|Meteoric iron (native iron)|
|Category||Native element mineral|
|Fe and Ni in different ratios|
|Space group||Different structures|
Meteoric iron, sometimes meteoritic iron, is a native metal and early-universe protoplanetary-disk remnant found in meteorites and made from the elements iron and nickel, mainly in the form of the mineral phases kamacite and taenite. Meteoric iron makes up the bulk of iron meteorites but is also found in other meteorites. Apart from minor amounts of telluric iron, meteoric iron is the only naturally occurring native metal of the element iron (in metallic form rather than in an ore) on the Earth's surface.
The bulk of meteoric iron consists of taenite and kamacite. Taenite is a face-centered cubic and kamacite a body-centered cubic iron-nickel alloy.
Meteoric iron can be distinguished from telluric iron by its microstructure and perhaps by its chemical composition also, since meteoritic iron contains more nickel and less carbon.
Trace amounts of gallium and germanium in meteoric iron can be used to distinguish different meteorite types. The meteoric iron in stony iron meteorites is identical to the "gallium-germanium group" of the iron meteorites.
|Mineral||Formula||Nickel (Mass-% Ni)||Crystal structure||Notes & references|
|Antitaenite||γLow Spin-(Ni,Fe)||20–40||face centered cubic||Only approved as a variety of taenite by the IMA|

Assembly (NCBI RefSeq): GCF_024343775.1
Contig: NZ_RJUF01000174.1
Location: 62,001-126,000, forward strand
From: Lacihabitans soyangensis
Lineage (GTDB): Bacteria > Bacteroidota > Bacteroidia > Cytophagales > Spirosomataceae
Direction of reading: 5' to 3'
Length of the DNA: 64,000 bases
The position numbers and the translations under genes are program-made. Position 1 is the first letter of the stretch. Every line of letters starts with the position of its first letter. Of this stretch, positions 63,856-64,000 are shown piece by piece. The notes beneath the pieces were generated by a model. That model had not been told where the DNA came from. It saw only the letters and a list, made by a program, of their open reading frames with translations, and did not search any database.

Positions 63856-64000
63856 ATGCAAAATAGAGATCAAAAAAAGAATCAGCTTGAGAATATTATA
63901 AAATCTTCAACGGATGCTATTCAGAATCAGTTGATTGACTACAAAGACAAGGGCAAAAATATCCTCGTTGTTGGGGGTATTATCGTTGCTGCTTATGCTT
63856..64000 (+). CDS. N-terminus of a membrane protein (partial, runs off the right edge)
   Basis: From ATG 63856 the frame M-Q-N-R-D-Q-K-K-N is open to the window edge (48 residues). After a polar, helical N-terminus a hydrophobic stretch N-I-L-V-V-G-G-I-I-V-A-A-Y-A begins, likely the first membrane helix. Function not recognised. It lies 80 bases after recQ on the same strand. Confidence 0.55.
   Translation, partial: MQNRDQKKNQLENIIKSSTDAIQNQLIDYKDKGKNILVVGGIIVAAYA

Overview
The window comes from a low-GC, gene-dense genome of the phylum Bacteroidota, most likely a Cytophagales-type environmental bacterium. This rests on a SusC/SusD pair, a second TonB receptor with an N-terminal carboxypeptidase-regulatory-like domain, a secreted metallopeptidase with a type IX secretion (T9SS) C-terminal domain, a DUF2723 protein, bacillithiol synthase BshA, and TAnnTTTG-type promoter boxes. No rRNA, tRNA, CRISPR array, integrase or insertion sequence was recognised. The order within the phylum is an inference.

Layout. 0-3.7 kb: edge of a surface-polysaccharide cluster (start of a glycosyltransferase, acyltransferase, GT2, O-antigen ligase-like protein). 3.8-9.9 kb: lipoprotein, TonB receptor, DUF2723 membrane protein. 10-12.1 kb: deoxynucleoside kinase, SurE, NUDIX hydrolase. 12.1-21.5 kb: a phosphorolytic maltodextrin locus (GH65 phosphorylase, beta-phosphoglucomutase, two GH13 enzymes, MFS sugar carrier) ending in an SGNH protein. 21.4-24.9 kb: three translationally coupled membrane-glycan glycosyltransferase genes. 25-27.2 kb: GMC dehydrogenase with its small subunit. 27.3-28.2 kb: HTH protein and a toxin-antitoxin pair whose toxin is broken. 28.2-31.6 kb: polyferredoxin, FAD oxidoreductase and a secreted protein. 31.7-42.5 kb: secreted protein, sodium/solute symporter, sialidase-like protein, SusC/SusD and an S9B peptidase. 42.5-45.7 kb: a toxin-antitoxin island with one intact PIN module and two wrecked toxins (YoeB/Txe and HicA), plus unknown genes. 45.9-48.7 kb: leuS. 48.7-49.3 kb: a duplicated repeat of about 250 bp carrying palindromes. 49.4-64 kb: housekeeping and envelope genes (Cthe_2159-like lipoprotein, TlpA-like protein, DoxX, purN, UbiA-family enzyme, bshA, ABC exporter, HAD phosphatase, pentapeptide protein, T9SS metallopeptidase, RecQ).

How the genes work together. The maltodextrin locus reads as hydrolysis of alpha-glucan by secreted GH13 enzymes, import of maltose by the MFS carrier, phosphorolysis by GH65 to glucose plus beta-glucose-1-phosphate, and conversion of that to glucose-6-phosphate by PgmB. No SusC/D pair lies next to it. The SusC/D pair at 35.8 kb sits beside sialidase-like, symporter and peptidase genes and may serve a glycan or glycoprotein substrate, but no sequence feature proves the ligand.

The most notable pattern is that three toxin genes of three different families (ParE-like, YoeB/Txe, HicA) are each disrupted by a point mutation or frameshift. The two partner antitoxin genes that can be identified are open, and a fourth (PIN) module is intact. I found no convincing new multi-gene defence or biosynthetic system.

|Kamacite||α-(Fe,Ni); Fe0+0.9Ni0.1||5–10||body centered cubic||Same structure as ferrite|
|Taenite||γ-(Ni,Fe)||20–65||face centered cubic||Same structure as austenite|
Meteoric iron forms a few different structures that can be seen by etching or in thin sections of meteorites. The Widmanstätten pattern forms when meteoric iron cools and kamacite is exsolved from taenite in the form of lamellas. Plessite is a more fine-grained intergrowth of the two minerals in between the lamella of the Widmanstätten pattern. Neumann lines are fine lines running through kamacite crystals that form through impact-related deformation.
Before the advent of iron smelting, meteoric iron was the only source of iron metal apart from minor amounts of telluric iron. Meteoric iron was already used before the beginning of the Iron Age to make cultural objects, tools and weapons.
Many examples of iron working from the Bronze Age have been confirmed to be meteoritic in origin.
Even after the invention of smelting, meteoric iron was sometimes used where this technology was not available or metal was scarce. A piece of the Cranbourne meteorite was made into a horseshoe around 1854.
Today meteoritic iron is used in niche jewellery and knife production, but most of it is used for research, educational or collecting purposes.
Meteoric iron also has an effect on the Earth's atmosphere. When meteorites descend through the atmosphere, outer parts are ablated. Meteoric ablation is the source of many elements in the upper atmosphere. When meteoric iron is ablated, it forms a free iron atom that can react with ozone (O3) to form FeO. This FeO may be the source of the orange spectrographic bands in the spectrum of the upper atmosphere.
...the blade's composition of iron, nickel and cobalt was an approximate match for a meteorite that landed in northern Egypt. The result "strongly suggests an extraterrestrial origin"